Arctic MP named to federal cabinet in Canada

Hunter Tootoo being sworn in on Wednesday as Canada's minister of Fisheries and Oceans and the Canadian Coast Guard. (CBC News)
Hunter Tootoo being sworn in on Wednesday as Canada’s minister of Fisheries and Oceans and the Canadian Coast Guard. (CBC News)
The newly-elected MP from Canada’s eastern Arctic territory of Nunavut has been named minister of Fisheries and Oceans and the Canadian Coast Guard.

Hunter Tootoo was sworn in along with the rest of the new Liberal government during a ceremony at Rideau Hall in Canada’s capital city of Ottawa on Wednesday.

Nunavut Premier Peter Taptuna tweeted out his congratulations Wednesday morning.


Shortly after the swearing in ceremony, environmental group Greenpeace said the appointment of a northerner to the Fisheries and Oceans post was a positive move for the environment.

“As the MP for Nunavut, Mr. Tootoo is perfectly placed to be a strong advocate for the North, and can ensure that the Arctic Ocean is prioritized as part of the Liberals promise to increase the amount of protected marine and coastal areas from 1.3 per cent to 5 per cent by 2017 and 10 per cent by 2020,” Jessica Wilson, head of Greenpeace Canada’s Arctic campaign, said in a news release.

Second Inuk to serve in cabinet

Tootoo is the second Inuk to serve in a cabinet position.

Leona Aglukkaq, also a former Nunavut MP, served both as minister of Health and minister of Environment under the previous Conservative government.

Tootoo defeated Aglukkaq on the October 19 elections with a campaign highlighting Liberal promises like increasing benefits for northern residents and investing $40 million in the Nutrition North program that subsidizes healthy food shipped to Canada’s remote communities.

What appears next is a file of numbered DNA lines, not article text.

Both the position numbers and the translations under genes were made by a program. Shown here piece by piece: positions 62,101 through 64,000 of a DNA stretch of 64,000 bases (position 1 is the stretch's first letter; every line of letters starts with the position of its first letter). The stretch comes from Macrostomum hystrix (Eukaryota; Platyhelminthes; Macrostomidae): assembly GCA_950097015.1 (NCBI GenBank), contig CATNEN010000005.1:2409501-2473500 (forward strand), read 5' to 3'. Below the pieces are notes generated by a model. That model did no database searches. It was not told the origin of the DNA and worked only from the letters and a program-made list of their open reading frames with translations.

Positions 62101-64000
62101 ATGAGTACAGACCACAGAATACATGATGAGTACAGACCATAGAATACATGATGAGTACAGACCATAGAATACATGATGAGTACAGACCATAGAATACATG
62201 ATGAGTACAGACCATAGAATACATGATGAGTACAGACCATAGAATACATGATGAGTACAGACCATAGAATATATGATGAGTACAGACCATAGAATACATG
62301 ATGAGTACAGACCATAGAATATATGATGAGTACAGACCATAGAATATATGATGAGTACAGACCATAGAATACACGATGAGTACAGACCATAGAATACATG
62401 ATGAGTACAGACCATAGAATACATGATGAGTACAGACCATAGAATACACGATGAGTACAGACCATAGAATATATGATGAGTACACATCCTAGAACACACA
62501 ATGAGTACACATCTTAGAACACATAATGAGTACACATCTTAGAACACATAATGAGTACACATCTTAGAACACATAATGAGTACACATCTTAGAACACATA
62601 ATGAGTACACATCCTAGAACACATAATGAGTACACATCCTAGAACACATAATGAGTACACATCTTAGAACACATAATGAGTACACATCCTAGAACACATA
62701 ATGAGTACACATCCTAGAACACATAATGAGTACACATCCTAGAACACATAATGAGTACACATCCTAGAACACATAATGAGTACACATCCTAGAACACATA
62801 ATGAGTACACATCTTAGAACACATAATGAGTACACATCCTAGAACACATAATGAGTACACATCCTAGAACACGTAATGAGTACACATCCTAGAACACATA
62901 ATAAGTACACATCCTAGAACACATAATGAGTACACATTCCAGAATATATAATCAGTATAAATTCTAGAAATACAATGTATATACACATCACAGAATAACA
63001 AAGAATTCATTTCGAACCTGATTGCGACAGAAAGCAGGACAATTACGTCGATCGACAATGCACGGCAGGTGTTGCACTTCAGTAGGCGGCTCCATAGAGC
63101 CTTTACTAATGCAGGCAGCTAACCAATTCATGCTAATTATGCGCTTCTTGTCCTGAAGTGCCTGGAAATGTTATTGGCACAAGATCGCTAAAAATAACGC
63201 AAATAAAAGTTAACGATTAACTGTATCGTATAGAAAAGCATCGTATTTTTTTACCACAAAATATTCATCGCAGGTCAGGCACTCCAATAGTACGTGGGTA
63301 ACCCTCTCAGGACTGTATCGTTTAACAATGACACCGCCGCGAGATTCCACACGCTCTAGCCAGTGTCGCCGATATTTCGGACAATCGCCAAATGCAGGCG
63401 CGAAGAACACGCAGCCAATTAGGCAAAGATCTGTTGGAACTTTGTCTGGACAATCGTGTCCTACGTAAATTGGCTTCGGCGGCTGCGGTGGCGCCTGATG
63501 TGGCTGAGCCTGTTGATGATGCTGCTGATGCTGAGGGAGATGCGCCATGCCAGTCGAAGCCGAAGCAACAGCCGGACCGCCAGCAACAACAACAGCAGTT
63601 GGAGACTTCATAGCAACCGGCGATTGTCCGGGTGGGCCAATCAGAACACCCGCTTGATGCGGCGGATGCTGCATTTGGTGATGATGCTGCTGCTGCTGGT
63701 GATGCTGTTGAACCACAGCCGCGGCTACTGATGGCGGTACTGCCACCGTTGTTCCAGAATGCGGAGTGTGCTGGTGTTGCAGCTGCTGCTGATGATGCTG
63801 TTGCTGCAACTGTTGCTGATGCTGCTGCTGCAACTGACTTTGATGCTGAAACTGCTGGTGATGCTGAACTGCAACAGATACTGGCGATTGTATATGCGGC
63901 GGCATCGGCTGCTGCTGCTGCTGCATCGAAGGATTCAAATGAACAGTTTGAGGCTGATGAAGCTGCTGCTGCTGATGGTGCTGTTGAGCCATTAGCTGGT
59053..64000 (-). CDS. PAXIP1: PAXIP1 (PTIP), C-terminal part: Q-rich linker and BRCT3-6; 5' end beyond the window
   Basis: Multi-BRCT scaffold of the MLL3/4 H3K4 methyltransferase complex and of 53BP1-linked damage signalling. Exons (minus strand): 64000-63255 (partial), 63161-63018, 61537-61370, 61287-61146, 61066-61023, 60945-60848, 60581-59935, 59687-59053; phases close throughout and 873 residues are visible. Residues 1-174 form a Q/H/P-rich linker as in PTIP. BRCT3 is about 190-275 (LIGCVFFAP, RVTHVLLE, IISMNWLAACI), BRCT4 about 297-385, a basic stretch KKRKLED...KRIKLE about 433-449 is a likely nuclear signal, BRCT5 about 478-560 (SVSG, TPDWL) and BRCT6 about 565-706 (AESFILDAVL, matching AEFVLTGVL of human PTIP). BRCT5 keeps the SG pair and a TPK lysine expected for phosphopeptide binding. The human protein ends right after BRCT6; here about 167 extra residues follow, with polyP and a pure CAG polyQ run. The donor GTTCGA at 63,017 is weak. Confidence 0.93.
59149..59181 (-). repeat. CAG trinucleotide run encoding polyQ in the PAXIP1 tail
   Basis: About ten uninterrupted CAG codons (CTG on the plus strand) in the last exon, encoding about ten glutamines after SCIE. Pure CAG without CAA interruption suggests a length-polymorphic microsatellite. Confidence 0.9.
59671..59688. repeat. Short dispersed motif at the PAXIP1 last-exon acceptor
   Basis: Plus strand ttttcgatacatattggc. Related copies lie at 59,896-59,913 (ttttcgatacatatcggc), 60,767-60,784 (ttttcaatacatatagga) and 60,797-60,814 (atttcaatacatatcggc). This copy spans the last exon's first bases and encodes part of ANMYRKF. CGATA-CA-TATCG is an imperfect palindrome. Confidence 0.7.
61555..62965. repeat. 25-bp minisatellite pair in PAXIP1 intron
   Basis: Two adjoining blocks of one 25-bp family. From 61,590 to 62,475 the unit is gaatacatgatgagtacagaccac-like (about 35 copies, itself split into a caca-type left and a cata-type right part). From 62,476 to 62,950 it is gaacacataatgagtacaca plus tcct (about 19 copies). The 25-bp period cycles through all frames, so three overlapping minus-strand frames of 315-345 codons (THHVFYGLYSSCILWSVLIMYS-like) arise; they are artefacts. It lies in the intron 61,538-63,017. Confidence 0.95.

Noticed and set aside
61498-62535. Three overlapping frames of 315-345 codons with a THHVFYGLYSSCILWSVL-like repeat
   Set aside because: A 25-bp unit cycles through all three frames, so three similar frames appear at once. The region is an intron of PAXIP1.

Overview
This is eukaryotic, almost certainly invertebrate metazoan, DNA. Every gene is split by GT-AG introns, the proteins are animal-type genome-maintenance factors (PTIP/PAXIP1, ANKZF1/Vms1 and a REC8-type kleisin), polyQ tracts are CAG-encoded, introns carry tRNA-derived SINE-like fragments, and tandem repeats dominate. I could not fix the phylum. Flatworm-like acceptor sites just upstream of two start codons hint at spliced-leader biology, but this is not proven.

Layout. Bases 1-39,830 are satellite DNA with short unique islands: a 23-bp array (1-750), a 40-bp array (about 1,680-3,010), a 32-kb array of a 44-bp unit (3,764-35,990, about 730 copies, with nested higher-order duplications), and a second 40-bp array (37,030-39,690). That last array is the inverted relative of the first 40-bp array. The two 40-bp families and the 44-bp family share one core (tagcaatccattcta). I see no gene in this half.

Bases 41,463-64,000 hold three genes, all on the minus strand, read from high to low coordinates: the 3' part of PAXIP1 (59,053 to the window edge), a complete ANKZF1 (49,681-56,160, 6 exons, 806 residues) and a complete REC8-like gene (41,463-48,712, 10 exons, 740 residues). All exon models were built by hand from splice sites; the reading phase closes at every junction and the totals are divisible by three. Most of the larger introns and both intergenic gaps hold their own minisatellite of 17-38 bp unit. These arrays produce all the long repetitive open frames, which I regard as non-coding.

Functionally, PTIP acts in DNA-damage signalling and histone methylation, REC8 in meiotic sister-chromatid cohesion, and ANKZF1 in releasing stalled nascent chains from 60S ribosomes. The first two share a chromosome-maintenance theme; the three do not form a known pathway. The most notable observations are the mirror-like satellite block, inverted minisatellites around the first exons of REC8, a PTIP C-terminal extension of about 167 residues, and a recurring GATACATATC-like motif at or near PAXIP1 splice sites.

Hunter Tootoo (left in red jacket) campaigns with Liberal leader Justin Trudeau in Iqaluit. Nunavut on October 10, 2015. (Paul Chiasson/The Canadian Press)
Hunter Tootoo (left in red jacket) campaigns with Liberal leader Justin Trudeau in Iqaluit. Nunavut on October 10, 2015. (Paul Chiasson/The Canadian Press)
Aboriginal affairs and environment

Other cabinet appointments closely watched by the North include indigenous affairs and environment.

Ottawa Centre MP Catherine McKenna was sworn in as minister of Environment and Climate Change.

Carolyn Bennett, an MP for the riding of Toronto-St-Paul’s, was named Minister of Indigenous and Northern Affairs.

Related stories from around the North:

Canada:  What does Trudeau win mean for Arctic?, Blog by Mia Bennett

Finland: UN rep. urges suspension of Sámi elections, Yle News

Greenland:  Greenland, Alaska elections bolster Arctic resource extraction, Blog by Mia Bennett

Norway: Conservative victory in Norway: What does it mean for the Arctic?, Blog by Mia Bennett

Sweden:  Land, water rights big issues in Sweden’s Sami elections, Radio Sweden

United States: Feature Interview – The politics of climate, Eye on the Arctic



Eilís Quinn, Eye on the Arctic

Eilís Quinn is an award-winning journalist and manages Radio Canada International’s Eye on the Arctic news cooperation project. Eilís has reported from the Arctic regions of all eight circumpolar countries and has produced numerous documentary and multimedia series about climate change and the issues facing Indigenous peoples in the North.

Her investigative report "Death in the Arctic: A community grieves, a father fights for change," about the murder of Robert Adams, a 19-year-old Inuk man from Arctic Quebec, received the silver medal for “Best Investigative Article or Series” at the 2019 Canadian Online Publishing Awards. The project also received an honourable mention for excellence in reporting on trauma at the 2019 Dart Awards in New York City.

Her report “The Arctic Railway: Building a future or destroying a culture?” on the impact a multi-billion euro infrastructure project would have on Indigenous communities in Arctic Europe was a finalist at the 2019 Canadian Association of Journalists award in the online investigative category.

Her multimedia project on the health challenges in the Canadian Arctic, "Bridging the Divide," was a finalist at the 2012 Webby Awards.

Her work on climate change in the Arctic has also been featured on the TV science program Découverte, as well as Le Téléjournal, the French-Language CBC’s flagship news cast.

Eilís has worked for media organizations in Canada and the United States and as a TV host for the Discovery/BBC Worldwide series "Best in China."

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